When you rerun the upgrade command, the resumed upgrade recreates the state in the kind cluster from the checkpoint and reruns the entire upgrade. If the admin control plane is unhealthy, it will first be restored before proceeding to upgrade again.

The upgrade will resume from the point where it failed or exited if the admin cluster checkpoint is available. If the checkpoint is unavailable, the upgrade will fall back to relying on the admin control plane, and therefore the admin control plane must be healthy in order to proceed with the upgrade. After a successful upgrade, the checkpoint is regenerated.

If gkectl exits unexpectedly during an admin cluster upgrade, the kind cluster is not cleaned up. Before you rerun the upgrade command to resume the upgrade, delete the kind cluster:

docker stop gkectl-control-plane && docker rm gkectl-control-plane

After deleting the kind cluster, rerun the upgrade command again.

Roll back an admin workstation after an upgrade

You can roll back the admin workstation to the version used before the upgrade.

During the upgrade, gkeadm records the version before it was upgraded in the output information file. During the rollback, gkeadm uses the version listed to download the older file.

To roll back your admin workstation to the previous version:

gkeadm rollback admin-workstation --config=AW_CONFIG_FILE

You can omit --config=AW_CONFIG_FILE if your admin workstation configuration file is the default admin-ws-config.yaml. Otherwise, replace AW_CONFIG_FILE with the path to the admin workstation configuration file.

The rollback command performs these steps:

  1. Downloads the rollback version of gkeadm.
  2. Backs up the home directory of the current admin workstation.
  3. Creates a new admin workstation using the rollback version of gkeadm.
  4. Deletes the original admin workstation.

Install bundle with a different version for upgrade

If you upgrade your workstation, a bundle with a corresponding version is installed there for upgrading your clusters. If you want a different version, follow these steps to install a bundle for TARGET_VERSION, which is the version to which you want to upgrade.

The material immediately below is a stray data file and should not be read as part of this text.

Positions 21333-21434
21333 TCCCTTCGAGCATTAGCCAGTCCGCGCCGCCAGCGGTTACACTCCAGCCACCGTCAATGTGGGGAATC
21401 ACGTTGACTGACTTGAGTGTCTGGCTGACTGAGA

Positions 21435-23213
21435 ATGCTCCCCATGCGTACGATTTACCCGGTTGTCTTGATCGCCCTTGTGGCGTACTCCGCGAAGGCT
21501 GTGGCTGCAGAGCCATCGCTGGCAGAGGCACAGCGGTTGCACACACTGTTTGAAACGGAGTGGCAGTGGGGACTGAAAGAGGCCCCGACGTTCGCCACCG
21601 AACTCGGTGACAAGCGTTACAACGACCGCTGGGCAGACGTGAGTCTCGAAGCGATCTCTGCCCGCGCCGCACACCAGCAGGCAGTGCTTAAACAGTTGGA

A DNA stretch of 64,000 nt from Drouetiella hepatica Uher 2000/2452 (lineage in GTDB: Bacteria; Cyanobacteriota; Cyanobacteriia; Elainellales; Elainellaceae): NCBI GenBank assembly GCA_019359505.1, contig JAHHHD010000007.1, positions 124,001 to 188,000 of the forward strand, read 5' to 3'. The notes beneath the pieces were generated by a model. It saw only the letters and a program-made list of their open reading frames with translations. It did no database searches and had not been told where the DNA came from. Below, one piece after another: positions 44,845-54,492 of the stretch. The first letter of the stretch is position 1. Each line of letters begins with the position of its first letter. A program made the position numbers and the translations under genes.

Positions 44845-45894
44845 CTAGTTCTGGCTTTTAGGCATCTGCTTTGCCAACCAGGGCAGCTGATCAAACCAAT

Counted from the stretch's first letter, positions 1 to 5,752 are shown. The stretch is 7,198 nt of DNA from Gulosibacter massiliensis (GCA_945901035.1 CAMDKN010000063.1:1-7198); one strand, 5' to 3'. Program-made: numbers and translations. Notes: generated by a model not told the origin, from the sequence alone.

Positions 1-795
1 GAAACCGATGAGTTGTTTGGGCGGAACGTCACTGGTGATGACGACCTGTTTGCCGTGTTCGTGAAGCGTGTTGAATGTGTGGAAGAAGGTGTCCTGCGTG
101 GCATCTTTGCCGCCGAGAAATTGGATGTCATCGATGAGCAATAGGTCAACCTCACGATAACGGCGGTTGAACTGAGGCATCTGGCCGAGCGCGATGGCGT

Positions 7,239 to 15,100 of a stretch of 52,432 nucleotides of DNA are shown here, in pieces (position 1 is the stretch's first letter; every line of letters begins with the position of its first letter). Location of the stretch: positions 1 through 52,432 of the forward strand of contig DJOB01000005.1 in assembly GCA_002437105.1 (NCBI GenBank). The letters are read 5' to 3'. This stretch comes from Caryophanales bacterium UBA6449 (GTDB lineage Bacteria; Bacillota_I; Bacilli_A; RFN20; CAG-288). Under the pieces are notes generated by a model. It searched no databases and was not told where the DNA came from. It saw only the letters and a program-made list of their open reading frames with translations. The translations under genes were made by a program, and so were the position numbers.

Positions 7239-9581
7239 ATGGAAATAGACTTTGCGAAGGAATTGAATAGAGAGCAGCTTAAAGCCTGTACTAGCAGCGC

1. To check the current gkectl and cluster versions, run this command. Use the flag --details/-d for more detailed information.

    gkectl version --kubeconfig ADMIN_CLUSTER_KUBECONFIG --details
    

    The output provides information about your cluster versions.

  2. Based on the output you get, look for the following issues, and fix them as needed.

    • If the current admin cluster version is more than one minor version lower than the TARGET_VERSION, upgrade all your clusters to be one minor version lower than the TARGET_VERSION.

    • If the gkectl version is lower than 1.10, and you want to upgrade to 1.11.x, you will have to perform multiple upgrades. Upgrade one minor version at a time, until you get to 1.10.x, and then proceed with the instructions in this topic.

    • If the gkectl version is lower than the TARGET_VERSION, upgrade the admin workstation to the TARGET_VERSION.

  3. When you have determined that your gkectl and cluster versions are appropriate for an upgrade, download the bundle.

    Check whether the bundle tarball already exists on the admin workstation.

    stat /var/lib/gke/bundles/gke-onprem-vsphere-TARGET_VERSION.tgz

    If the bundle is not on the admin workstation, download it.

    gsutil cp gs://gke-on-prem-release/gke-onprem-bundle/TARGET_VERSION/gke-onprem-vsphere-TARGET_VERSION.tgz /var/lib/gke/bundles/
    

  4. Install the bundle.